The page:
A Move To Seaside

 Posted by at 12:02 am  Nick's Blog
Jul 222015

We were awake at 6 a.m. yesterday because it was moving day. And though it was only a 120 mile trip, we needed to get to our new location, the Seaside Thousand Trails preserve, early to snag a good site. This is a very popular campground and stays busy all summer long.

We were on the road by 8:15, traveling north on U.S. Highway 101 through Newport, Depoe Bay, Lincoln City, on to Tillamook and Garibaldi, and finally to Seaside. While the trip wasn’t that long in miles, it was slow going much of the way, with narrow roads, a couple of short but steep climbs, and lots of dips,  twists, and turns. Add to that the fact that the road is rough in several places and it’s not exactly a super highway.

Wavey road

Narrow US 101


Part of the route follows the coast, where the views were incredible, and other parts of it carry you inland a few miles.

Beach view

Like Whalers Rest in Newport, Seaside has two sections, and like Whalers Rest, we prefer the north side. We arrived at the campground about 11:30, and once I checked in at the ranger station, we headed for the north section, where our friend Nancy Kissack was waiting for us. She pointed out a great 50 amp site on the end of a row and we got backed in and hooked up, then realized that a lone tree at the back of the site blocked our rooftop satellite dish. Well, darn it.

Fortunately, there was another empty site right across the road, so we moved to it. This one was only 30 amp, but the weather is nice here and we don’t really need any more than that. And the satellite dish locked right on. Life is good.

Later in the afternoon Nancy, Terry, and I decided to go to El Trio Loco for dinner. As we were leaving the campground, Dan and Patty Chance were driving in so we stopped and invited them to join us. The food was good and as always, the company was excellent. We talked about everything from kite flying to interesting places we have seen in our travels, to American history. Finally we had to break it up because the dinner rush was starting and we didn’t want to keep people waiting for a table.

Back at home we relaxed, watching TV and cruising the internet. Not used to getting up so early, I found myself nodding off at my keyboard and decided to take a nap. When I woke up we had the rest of the humble pie Terry made the day before, and it was just as delicious.

I received a couple of questions about the Tilley hat  mentioned in yesterday’s blog. One person said that the Tilleys are expensive and asked if they are worth the money. Absolutely. I have had mine for about 25 years and wear it whenever I’m paddling my Sea Eagle kayak, fishing, flying kites, or anything else outdoors. And it’s still in great shape. In my opinion, it’s worth every penny.

Tilley hat

We really like this area. In fact, after our two week reservation ends here at Seaside, we’re going 32 miles up to the Long Beach (Washington) Thousand Trails for three weeks, then back here for two more weeks, back to Long Beach again for a two week stay, and back here for yet another three weeks. I’m thinking that by the time we leave the Pacific Northwest coast we’ll have learned a whole lot about kite flying!

Thought For The Day – I’ve given it some thought and I don’t think this whole grownup thing is going to work out for me.

Check Out Nick’s E-Books In Our E-Book Store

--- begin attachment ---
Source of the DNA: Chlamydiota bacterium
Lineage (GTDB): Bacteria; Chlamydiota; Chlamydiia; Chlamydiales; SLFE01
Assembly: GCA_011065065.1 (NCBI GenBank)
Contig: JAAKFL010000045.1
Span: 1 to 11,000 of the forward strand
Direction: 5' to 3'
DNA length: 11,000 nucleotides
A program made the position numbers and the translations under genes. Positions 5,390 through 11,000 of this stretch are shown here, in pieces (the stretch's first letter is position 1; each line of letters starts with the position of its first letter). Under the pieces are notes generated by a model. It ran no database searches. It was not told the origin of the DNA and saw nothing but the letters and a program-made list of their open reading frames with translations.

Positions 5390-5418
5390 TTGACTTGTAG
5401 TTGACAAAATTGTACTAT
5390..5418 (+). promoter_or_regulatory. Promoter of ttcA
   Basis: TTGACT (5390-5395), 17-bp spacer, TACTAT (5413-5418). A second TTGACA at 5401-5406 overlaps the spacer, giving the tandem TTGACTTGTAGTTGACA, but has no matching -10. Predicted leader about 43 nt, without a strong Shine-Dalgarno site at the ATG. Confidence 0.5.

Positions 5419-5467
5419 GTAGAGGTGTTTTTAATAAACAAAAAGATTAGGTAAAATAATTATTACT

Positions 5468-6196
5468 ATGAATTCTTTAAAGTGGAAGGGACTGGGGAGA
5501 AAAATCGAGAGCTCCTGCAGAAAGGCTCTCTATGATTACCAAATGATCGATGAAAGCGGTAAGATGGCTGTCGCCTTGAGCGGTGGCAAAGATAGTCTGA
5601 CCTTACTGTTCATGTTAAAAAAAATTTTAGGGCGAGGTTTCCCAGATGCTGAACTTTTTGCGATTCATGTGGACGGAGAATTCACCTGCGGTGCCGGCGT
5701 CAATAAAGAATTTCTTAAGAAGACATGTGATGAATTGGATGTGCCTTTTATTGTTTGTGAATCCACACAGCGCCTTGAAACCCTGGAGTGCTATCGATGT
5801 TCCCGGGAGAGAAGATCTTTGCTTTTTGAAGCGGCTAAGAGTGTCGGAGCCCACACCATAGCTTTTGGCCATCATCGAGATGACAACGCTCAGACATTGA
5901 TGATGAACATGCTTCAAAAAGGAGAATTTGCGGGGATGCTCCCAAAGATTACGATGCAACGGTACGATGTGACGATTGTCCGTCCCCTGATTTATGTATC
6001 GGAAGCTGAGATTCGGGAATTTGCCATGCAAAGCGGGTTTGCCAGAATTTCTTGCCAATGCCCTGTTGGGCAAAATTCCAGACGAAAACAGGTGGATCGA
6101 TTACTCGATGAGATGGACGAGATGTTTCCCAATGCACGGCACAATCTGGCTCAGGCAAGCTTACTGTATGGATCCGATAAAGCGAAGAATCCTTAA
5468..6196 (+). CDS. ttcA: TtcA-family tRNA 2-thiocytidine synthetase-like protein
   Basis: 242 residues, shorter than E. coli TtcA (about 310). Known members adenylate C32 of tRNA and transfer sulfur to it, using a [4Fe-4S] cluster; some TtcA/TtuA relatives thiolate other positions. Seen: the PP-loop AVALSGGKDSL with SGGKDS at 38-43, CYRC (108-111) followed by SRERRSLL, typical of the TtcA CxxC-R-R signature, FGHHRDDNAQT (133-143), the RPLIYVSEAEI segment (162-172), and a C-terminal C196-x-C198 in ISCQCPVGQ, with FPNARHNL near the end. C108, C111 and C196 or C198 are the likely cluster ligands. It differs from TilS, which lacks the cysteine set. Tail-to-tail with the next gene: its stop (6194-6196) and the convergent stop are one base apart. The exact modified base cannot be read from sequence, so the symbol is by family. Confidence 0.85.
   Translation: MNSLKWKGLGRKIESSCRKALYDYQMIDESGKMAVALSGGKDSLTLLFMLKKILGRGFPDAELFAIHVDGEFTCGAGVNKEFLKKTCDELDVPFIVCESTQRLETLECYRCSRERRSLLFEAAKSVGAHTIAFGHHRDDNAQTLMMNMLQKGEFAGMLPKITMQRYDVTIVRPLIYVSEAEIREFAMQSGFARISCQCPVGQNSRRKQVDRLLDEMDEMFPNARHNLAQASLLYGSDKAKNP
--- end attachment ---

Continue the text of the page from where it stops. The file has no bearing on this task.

Click Here For Back Issues Of The Gypsy Journal

Click Here To Subscribe To The Gypsy Journal

Nick Russell

World-Famous, New York Times Best Selling Author, and All-Around Nice Guy!

  6 Responses to “A Move To Seaside”

  1. We were in a sailboat and a friend’s Tilley hat blew off, It floated and was retrieved.

  2. I second the Tilley as being the best hat. Yes, expensive ($79 when I bought mine two years ago, $84 now). The most comfortable I have worn. I have the LTM6 Airflow, got it on a recommendation from a friend that snowbirds in Arizona. Found that the price of the hat does not vary much from place to place. Make sure you get the proper size. I suggest trying one on just to make sure.

  3. That’s at least four trips over the Astoria-Megler bridge.

  4. You’re getting very close to our neck if the woods. I know how you feel about bridges, so I wanted to let you know there’s currently construction on the Astoria bridge which typically means waiting near the top as you go across. Unfortunately the only other option is to drive around way back to Longview, but that may be the least stressful for you. Wanted to let you know anyways. I’ll send you a PM about meeting here, if you and your lovely wife are up for it.

  5. Tilley hats are wonderful! Their strap system keeps it on in wind which is good for kite flying. And like Jan said, if you don’t put the straps on soon enough, it floats. Dave left his on a train once so our first stop after realizing it was missing was finding a place that sold Tilley hats in Boston. Fortunately, we did find one. We never travel without our Tilley hats.

  6. My 20 yr old cotton Tilley was a tad tight after getting wet. I contacted their customer service dept who suggested a larger hat as there is no way to stretch them out. I really wanted the ventilated LTM8 style, which they graciously shipped to me instead of the cotton version.. My total cost was $6, I think, which was the price difference between the two models. Excellent service, outstanding product.

 Leave a Reply

You may use these HTML tags and attributes: <a href="" title=""> <abbr title=""> <acronym title=""> <b> <blockquote cite=""> <cite> <code> <del datetime=""> <em> <i> <q cite=""> <s> <strike> <strong>



Notify me of followup comments via e-mail. You can also subscribe without commenting.